Vaccination, alongside social distancing and mask usage represents one of the strongest tools to help combat the COVID-19 pandemic. Currently, two vaccines are FDA approved.
The first is the Pfizer-BioNtech Vaccine. It is given over two doses scheduled 21 days apart. The vaccine is administered intramuscularly (IM) into the deltoid muscle. It is indicated for patients at least 16 years old.
The second is the Moderna Vaccine. It is given over two doses scheduled 28 days apart. The vaccine is administered intramuscularly (IM) into the deltoid muscle. It is indicated for patients at least 18 years old.
The CDC currently recommends testing for the following subgroups:
- Symptomatic patients (fevers, coughs, shortness of breath, new loss of taste or smell, headache, congestion/runny nose, sore throat, nausea, vomiting, diarrhea, fatigue and muscle ache)
- Close contacts with infected individuals (defined as more than 15 minutes over a 24 hour period with person within 6 feet)
- High risk activities: (travel, large social gathering, indoor crowded areas)
- Referred by healthcare providers
Two testing types are widely employed to detect for Sars-CoV-2.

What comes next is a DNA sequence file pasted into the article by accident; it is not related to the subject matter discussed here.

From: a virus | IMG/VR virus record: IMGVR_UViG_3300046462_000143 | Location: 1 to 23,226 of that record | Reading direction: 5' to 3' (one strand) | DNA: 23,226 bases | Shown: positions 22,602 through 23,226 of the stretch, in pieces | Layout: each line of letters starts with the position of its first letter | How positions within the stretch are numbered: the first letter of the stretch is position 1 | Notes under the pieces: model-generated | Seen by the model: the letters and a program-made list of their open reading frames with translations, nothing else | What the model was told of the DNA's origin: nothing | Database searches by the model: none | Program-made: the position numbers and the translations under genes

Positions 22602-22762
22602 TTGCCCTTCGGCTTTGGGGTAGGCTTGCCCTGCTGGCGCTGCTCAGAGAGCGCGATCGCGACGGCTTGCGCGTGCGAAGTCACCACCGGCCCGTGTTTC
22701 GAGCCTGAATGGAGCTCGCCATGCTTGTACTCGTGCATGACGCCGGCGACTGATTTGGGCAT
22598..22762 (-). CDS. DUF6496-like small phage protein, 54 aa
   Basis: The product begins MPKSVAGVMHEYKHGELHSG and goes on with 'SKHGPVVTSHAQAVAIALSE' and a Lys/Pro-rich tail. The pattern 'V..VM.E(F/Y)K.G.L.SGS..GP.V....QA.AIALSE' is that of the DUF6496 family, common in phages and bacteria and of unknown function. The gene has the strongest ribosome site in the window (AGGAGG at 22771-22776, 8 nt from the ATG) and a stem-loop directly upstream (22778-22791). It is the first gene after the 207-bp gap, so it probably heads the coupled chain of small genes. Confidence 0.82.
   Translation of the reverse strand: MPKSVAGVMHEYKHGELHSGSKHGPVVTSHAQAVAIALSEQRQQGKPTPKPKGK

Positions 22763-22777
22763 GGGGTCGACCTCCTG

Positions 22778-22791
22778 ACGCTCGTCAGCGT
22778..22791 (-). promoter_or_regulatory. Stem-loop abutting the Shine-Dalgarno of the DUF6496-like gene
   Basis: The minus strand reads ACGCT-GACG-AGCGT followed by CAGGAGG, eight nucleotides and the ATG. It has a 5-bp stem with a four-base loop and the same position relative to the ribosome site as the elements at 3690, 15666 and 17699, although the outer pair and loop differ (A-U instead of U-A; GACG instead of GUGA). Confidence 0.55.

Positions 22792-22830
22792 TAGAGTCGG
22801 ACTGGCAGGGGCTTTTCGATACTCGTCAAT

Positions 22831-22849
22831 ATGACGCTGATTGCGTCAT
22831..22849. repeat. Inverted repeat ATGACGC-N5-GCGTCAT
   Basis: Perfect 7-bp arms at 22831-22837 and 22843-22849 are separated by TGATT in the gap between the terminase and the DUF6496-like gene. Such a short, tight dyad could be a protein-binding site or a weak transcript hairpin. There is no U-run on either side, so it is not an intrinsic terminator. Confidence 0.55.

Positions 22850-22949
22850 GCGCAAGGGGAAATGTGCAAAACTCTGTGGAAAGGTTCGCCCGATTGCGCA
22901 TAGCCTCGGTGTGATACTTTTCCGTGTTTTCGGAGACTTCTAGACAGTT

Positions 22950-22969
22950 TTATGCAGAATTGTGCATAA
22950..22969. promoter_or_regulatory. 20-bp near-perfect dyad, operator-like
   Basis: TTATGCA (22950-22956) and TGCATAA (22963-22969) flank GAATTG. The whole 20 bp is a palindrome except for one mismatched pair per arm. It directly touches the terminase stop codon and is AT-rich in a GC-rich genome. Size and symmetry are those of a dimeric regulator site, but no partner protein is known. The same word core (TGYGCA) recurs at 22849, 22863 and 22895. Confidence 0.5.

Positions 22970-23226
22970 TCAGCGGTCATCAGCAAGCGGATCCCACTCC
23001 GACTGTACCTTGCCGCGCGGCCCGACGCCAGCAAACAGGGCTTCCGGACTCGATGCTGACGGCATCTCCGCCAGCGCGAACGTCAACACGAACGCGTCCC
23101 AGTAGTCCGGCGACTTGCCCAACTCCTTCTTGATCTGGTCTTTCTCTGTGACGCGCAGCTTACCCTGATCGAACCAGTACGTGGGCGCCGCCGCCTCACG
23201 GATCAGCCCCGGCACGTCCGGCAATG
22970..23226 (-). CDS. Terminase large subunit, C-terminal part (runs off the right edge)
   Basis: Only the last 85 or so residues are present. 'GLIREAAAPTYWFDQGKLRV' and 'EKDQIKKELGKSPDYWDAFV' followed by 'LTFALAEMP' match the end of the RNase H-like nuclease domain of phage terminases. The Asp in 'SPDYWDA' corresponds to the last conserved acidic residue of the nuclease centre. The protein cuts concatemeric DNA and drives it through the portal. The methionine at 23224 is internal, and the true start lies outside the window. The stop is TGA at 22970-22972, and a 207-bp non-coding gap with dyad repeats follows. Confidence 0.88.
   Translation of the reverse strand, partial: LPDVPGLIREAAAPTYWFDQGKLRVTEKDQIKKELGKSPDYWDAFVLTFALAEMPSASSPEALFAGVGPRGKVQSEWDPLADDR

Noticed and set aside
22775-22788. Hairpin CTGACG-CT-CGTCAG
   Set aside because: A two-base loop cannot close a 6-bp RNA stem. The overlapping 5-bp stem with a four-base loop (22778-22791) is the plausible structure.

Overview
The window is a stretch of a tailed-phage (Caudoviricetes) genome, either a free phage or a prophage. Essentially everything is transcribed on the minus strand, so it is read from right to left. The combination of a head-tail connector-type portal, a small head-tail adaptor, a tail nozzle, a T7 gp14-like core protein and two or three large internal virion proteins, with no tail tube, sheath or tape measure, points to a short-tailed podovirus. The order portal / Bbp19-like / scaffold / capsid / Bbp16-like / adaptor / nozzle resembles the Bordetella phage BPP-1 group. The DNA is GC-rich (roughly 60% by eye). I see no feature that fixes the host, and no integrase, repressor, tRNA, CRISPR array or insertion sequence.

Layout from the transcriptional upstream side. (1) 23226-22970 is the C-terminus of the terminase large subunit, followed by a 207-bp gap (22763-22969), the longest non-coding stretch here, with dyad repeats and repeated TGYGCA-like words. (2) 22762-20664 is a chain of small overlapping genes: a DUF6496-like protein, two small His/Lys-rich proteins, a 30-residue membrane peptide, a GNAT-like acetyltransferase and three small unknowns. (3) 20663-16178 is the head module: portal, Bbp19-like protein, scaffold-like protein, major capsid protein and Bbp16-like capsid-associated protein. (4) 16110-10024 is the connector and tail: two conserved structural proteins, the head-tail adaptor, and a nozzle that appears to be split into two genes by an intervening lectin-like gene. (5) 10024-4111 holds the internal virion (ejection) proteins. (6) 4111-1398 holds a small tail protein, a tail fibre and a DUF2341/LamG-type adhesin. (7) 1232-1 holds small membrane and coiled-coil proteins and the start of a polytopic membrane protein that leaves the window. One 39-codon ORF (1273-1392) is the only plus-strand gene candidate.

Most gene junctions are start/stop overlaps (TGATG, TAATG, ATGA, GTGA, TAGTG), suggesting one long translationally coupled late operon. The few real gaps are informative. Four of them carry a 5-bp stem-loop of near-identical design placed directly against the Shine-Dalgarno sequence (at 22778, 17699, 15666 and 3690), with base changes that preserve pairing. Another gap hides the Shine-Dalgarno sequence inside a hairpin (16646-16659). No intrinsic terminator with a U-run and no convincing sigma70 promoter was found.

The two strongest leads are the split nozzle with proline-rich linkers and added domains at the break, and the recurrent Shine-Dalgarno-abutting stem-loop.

The first is a viral test. A swab in inserted into the nose or mouth and collected. The rapid test (done within 15 minutes) is an antigen test (detects viral proteins) with the benefits of speed of results though with a loss of sensitivity (false negative meaning that a negative test does not mean you definitively aren’t sick but a positive means you are). The second viral test is a nucleic acid amplification test. The are much more sensitive as they directly look for viral genetic material with the downside of having to be sent to a lab (longer time for results).
The second test is an antibody test. It is used to assess if you have had a past infection of COVID-19 by looking for an immune response (body creating antibodies to fight an infection). These are administered by having your blood drawn and sent for serology testing. These are currently not being used as diagnostic for current infection as the body might take 1-3 weeks to create the antibodies.